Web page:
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Could Collaboration Really Kill Performance?

Written by Jennifer Sturges | Find me on: LinkedIn


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Geoffrey James over at Inc.com wrote an article that made our mouths drop and our heart’s sink into our stomach. The headline: 'Collaboration' Creates Mediocrity, Not Excellence, According to Science.

How could this be? The wePresent team has invested fully into the spirit of collaboration.  Our new Collaboration Series of products, pioneered by our soon to be released WiCS-2100 model has already won awards at several international trade shows and has garnered interest by many schools, both in K-12 and higher ed. 

Could collaboration really be one of those fly by night, soon to be forgotten workplace buzz words.  Or even worse, is it a workplace buzz word that will make eyes roll?  (a whole slew of those can be found here)

Motivated by fear, I took deeper dive into the the study cited. Published in the Journal of Applied Psychology, the primary focus of the study was on the social consequences of high performers.  The specific experiment conducted looked at the social responses to cream of the crop team mates in virtual office settings.

A sigh of relief fell over me as I no longer felt concern that all this work was for naught, perhaps the true culprit here is a virtual work environment. 

In his article, James goes on to discuss the isolation that builds for top performers when they work “collaboratively” - but “virtually” seems like the more appropriate fit.

Virtual Work Woes

Virtual workplaces are known for breeding isolation and feelings of a loss of respect, and there’s science to back it up.  Research shows that physical isolation is negatively associated with virtual employee’s perceived respect within an organization.  Other studies substantiate virtual work increases employees’ isolation and independence, threatening to fragment the organization.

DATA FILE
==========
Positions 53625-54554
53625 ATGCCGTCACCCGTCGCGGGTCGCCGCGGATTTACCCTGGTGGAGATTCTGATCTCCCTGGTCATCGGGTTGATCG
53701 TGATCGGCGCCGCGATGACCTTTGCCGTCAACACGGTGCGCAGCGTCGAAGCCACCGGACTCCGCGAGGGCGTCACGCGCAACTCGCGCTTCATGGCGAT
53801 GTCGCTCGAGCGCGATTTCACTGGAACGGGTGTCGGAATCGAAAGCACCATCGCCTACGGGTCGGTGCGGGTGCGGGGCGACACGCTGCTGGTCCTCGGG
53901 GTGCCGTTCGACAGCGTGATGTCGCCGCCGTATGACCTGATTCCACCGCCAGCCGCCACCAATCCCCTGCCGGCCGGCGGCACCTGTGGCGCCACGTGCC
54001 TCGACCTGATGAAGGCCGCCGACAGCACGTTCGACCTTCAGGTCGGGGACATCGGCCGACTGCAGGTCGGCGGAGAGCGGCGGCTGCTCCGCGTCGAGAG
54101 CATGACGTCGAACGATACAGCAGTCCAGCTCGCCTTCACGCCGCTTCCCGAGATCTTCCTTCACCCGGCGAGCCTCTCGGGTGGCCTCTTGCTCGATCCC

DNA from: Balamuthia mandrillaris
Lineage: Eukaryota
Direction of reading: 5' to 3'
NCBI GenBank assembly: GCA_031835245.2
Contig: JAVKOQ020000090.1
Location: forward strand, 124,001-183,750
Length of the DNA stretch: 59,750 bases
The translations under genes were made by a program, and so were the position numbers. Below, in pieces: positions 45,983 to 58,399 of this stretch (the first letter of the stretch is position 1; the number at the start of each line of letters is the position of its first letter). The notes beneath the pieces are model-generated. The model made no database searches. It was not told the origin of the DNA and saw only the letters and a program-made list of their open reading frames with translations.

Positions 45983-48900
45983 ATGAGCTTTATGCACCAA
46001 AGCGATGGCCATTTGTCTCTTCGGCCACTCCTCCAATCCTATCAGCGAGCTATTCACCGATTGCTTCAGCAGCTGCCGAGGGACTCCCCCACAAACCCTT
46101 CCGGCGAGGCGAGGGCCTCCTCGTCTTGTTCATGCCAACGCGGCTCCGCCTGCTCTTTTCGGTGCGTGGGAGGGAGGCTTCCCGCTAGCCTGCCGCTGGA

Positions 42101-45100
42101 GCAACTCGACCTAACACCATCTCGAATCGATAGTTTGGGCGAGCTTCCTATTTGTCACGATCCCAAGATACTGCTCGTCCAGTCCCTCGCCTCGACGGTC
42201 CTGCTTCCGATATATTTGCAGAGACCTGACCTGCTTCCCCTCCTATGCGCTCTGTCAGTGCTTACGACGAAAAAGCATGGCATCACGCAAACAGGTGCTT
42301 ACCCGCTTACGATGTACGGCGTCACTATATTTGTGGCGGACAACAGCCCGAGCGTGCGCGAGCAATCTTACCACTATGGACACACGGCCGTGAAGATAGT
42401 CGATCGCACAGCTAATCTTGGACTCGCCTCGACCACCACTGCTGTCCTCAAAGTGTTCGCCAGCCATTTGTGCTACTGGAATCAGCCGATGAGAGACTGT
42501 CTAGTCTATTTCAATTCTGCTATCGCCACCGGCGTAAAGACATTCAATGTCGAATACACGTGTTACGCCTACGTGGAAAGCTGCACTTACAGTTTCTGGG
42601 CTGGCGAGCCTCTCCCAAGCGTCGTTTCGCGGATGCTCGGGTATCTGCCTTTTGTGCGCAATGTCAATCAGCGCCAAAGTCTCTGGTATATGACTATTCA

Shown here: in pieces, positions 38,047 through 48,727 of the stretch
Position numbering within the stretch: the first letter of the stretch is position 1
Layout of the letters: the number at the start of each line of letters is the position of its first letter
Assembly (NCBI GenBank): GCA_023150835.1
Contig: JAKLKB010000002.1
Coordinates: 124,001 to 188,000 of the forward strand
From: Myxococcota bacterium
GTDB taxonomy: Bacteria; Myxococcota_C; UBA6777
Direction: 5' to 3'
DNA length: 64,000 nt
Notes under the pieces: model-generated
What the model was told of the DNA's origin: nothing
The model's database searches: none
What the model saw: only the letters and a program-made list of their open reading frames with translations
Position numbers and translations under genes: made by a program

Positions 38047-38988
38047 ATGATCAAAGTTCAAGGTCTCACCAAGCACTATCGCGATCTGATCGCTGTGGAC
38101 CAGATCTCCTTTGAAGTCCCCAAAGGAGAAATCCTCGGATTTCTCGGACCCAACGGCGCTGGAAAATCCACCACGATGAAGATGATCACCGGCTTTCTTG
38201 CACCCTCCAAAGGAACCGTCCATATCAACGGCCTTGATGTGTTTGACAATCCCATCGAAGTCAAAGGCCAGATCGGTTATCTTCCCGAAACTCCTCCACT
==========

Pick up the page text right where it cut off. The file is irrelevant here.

In fact isolation, including work place isolation can be down right dangerous.  Actual and perceived social isolation are both associated with increased risk for early mortality.

Dhruv Khullar, a resident physician at Massachusetts General Hospital who has written about the impact social isolation and loneliness has on our bodies warns of the physical dangers of working remotely:

“As people grow more isolated in their work, which comprises more than half of most people’s day, that is in many cases a missed opportunity to interact,” says Khullar. “Over time I think we will see negative effects of working remotely, working alone, working digitally, on people’s health.”

The Need for In Room Collaboration

Face to face communication persists in the workplace because a large amount of research suggests it’s the most information-rich way to communicate and the surest way to establish and nurture the human relationships underlying business relationships. 

At the end of the day we must know that we are social beings and social media or other virtual communication, just isn’t enough.

So we can sleep easy over here at wePresent knowing that classroom and corporate technology solutions we design help teams present, interact and yes, collaborate. 

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Topics: collaboration

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